Here’s a fun page from issue #2 that I bet Ira enjoyed working on.
Issue #5 has some creative non-English “lettering” by Ira simulating Arabic.
As I said earlier, the book-length Bob Hope stories were broken into chapter-like sections, though not labeled as chapters, and there were no story titles until many years later. The last page of each section said CONTINUED at lower right, as seen here in issue #10…
…and the first page of the next section had the Bob Hope logo as if it was a separate story, though the action continues from the previous page. I can’t think of another DC comic that worked this way, especially a humor title.
There were other short features in the book sometimes lettered by others and sometimes by Ira, as in this Bob Hope bio from issue #16. Some short features had continuing characters appearing in other DC humor titles, and there were the usual assortment of one or two-page fillers, text pages, public service pages and house ads, the later two items often lettered by Ira, though I’m not counting them here.
I have counted a few one-pagers by artist Mort Drucker like this one from issue #74. Drucker had worked alongside Ira as a DC production artist for a few years honing his drawing talent before finding success as a freelance artist at MAD, DC and other companies in the mid 1950s.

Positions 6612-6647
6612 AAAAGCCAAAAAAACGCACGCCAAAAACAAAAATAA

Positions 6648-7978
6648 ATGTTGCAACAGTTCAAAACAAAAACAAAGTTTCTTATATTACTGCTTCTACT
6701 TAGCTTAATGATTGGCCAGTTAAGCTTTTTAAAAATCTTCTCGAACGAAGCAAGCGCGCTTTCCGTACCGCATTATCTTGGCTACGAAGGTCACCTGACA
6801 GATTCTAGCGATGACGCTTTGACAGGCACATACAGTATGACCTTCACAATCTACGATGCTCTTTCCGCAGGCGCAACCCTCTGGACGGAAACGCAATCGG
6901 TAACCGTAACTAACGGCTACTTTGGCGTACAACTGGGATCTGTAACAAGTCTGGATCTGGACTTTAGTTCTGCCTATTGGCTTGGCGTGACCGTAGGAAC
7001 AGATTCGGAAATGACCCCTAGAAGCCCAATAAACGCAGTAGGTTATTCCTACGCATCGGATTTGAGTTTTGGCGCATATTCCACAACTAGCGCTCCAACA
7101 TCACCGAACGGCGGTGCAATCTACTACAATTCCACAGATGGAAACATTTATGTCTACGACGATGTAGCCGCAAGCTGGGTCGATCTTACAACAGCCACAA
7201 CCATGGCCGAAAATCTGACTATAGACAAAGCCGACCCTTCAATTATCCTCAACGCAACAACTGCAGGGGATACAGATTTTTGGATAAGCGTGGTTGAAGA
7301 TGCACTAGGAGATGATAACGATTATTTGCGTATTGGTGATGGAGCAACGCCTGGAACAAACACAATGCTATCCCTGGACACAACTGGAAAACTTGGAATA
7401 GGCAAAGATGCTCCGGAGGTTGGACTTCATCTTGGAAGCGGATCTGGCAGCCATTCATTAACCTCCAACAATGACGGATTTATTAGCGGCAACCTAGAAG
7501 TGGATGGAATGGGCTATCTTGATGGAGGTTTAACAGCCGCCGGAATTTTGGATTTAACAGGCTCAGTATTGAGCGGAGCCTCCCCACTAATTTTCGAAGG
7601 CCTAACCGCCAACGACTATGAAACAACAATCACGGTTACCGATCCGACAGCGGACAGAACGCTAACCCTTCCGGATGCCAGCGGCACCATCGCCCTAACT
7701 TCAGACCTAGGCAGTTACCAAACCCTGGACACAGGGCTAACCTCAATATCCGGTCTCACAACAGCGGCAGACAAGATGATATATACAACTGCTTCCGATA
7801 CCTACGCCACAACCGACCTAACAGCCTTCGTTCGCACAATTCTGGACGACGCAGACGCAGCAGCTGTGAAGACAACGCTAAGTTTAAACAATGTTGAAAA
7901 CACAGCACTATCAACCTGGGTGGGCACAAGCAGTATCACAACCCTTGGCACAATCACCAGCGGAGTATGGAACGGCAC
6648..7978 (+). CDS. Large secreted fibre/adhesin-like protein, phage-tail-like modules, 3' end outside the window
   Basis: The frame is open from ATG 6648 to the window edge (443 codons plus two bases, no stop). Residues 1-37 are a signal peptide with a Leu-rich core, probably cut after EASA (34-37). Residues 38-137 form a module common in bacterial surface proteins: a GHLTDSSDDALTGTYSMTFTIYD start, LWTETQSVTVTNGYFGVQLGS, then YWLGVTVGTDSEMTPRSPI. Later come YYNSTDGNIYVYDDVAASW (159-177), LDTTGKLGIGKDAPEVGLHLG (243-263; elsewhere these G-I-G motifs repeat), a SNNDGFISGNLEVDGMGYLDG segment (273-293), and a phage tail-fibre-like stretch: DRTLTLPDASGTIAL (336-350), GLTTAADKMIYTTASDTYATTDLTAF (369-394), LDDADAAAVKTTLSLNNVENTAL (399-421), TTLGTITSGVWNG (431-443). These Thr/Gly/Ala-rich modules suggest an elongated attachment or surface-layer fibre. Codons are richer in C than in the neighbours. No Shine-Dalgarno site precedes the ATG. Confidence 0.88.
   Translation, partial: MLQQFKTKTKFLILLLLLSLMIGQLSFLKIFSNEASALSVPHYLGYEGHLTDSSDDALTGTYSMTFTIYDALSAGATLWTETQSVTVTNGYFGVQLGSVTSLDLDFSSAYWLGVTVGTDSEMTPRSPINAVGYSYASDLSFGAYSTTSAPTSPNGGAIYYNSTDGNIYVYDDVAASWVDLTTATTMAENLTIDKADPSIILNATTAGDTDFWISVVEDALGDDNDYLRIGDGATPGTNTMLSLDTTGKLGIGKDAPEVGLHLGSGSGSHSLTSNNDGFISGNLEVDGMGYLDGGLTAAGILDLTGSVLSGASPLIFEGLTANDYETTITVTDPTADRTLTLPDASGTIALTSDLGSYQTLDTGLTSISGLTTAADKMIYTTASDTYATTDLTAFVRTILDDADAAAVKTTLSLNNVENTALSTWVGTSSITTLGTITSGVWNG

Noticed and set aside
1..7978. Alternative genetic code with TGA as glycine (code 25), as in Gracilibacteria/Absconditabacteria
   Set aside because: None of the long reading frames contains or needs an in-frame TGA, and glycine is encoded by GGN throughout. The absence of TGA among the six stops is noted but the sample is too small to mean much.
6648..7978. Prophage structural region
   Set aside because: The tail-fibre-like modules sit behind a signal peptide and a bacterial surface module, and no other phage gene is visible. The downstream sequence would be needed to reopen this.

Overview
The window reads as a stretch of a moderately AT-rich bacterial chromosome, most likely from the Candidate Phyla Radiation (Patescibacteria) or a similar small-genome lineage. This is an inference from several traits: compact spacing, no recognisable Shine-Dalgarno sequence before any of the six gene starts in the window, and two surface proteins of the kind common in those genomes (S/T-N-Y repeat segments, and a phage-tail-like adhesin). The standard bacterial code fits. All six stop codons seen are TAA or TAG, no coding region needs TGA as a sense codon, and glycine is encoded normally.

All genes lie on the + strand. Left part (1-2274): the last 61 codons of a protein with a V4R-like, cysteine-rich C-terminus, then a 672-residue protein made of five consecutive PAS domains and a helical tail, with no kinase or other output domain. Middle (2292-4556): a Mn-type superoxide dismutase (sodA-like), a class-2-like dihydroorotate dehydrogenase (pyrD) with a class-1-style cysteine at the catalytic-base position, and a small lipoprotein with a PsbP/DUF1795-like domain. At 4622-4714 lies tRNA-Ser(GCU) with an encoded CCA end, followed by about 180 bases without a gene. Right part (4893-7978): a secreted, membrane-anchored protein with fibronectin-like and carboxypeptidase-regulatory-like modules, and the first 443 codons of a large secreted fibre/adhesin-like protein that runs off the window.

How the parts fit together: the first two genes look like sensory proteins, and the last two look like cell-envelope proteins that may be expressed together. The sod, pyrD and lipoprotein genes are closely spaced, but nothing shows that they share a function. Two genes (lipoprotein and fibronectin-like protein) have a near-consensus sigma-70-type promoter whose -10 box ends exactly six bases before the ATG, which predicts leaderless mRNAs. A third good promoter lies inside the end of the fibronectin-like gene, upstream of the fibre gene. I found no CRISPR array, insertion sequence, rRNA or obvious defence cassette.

By issue #90 in 1964, Drucker was occasionally drawing the main Bob Hope feature. Story titles and chapters were introduced with issue #88 at a time when longer stories were another way to attract readers, or so DC thought. I find this amusing, since this title had already been using them for its entire run. Note the writer and artist credits, something seen rarely at DC then. Still no credits for lettering and coloring yet, and this was the last issue where Ira lettered the Bob Hope story.
After that they were often lettered by Stan Starkman, who also used the pen name Stan Quill. Issue #102 has what may be the first lettering credit on any DC Comic, in this case for Stan, and also a credit for colorist Tommy Nicolosi. It was the only issue to include them. Perhaps it was seen and squashed by management. Gaspar Saladino also lettered a few of the last issues.
Here are the stories lettered by Ira Schnapp. Bob Hope is the star unless otherwise noted, and even though the stories are book-length I’m listing the page counts for each section, as lettered on the pages. Late in the run the numbering changed to continuous through the three sections, so from there I list it as one item.
#1 Feb/March 1950: 8pp, 12pp, 12pp
#2 April/May 1950: 9pp, 6pp, 15pp
#3 June/July 1950: 8pp, 14pp, 10pp (1 page intro not lettered by Schnapp)
#4 Aug/Sept 1950: 6pp, 12pp, 14pp
#5 Oct/Nov 1950: 13pp, 5pp, 15pp
#6 Dec 1950/Jan 1951: 14pp, 5pp, 13pp
#7 Feb/March 1951: 10pp, 13pp, 7pp, Miss Beverly Hills 5pp
#8 April/May 1951: 10pp, 12pp, 11pp
#9 June/July 1951: 9pp, 10pp, 12pp, Miss Beverly Hills 5pp